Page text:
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Signs a child may have a Retained Primitive Reflex

21st October 2018

Babies are born with natural movement instincts, these are called primitive reflexes. For example, when a newborn baby is startled by a loud noise their arms and legs will go up into the air as part of the moro reflex. If you touch a babies cheek, they will turn their head in the direction of the touch and start suckling, this is known as the rooting reflex. These are two examples of the primitive reflexes.

The primitive reflexes remain active for the first few months of life. However, during the first year, if a child is developing typically the reflexes will inhibit over the year. Replacing them are the postural reflexes, which are the human body’s response, controlling posture, balance and coordination.

In some children the primitive reflexes are retained, which can be an indication of underlying issues. For example Autism and Sensory Processing Disorder.  An Occupational Therapist tests children to see if their primitive reflexes have been integrated.

Here are some signs of retained primitive reflexes that you can observe at home:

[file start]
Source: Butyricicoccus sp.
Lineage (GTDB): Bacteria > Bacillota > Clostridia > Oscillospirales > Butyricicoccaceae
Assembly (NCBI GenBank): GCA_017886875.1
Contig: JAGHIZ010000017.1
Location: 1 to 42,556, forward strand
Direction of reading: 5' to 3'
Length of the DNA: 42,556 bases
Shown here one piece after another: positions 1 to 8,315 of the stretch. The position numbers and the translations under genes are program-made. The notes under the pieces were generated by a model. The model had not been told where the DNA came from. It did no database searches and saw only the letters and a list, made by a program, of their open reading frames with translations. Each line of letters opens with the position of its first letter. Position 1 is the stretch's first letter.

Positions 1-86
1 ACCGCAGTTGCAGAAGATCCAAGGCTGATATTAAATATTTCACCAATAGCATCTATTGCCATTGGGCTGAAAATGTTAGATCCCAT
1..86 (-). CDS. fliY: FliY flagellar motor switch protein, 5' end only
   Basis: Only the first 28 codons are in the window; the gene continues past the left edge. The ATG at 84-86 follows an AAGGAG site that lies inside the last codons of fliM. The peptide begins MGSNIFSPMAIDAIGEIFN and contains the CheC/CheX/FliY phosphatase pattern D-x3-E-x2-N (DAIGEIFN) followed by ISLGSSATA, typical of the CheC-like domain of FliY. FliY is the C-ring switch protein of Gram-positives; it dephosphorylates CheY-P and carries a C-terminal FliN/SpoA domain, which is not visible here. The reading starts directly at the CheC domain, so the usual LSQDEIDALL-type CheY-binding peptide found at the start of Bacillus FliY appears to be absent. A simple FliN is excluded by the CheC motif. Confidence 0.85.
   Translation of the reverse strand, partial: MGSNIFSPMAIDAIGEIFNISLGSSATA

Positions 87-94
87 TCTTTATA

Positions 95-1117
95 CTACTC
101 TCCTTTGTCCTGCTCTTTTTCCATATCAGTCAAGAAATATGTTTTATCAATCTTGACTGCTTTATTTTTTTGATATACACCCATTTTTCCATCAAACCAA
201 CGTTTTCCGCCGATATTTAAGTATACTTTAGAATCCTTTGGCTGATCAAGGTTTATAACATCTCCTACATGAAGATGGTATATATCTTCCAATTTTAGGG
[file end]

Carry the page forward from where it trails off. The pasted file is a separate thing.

Motor 

  • Poor coordination
  • Poor balance
  • Walking on toes
  • Weak hand to eye coordination
  • Poor hand writing

Behaviour

  • Poor attention/focus
  • Appears to be ‘lazy’
  • Disorganised and forgetful
  • Can be aggressive
  • Dislikes transitioning

Emotional 

  • Anxious
  • Many phobias
  • Avoids social situations
  • Mood swings, emotional

Auditory 

  • Struggles to follow multiple instructions
  • Says things unrelated to the topic
  • Adds in extra words or letters when reading
  • Can’t filter out background noise

Visual 

  • Visual perception issues
  • Can’t read the chalk board
  • Struggles to read
  • Signs of dyslexia

Sensory 

  • Sensitive to sound and light
  • Picky eater
  • Dislikes tight clothing or tags in clothes
  • Chews on toys, clothes etc

If you are concerned you should book a consultation with an occupational therapist.

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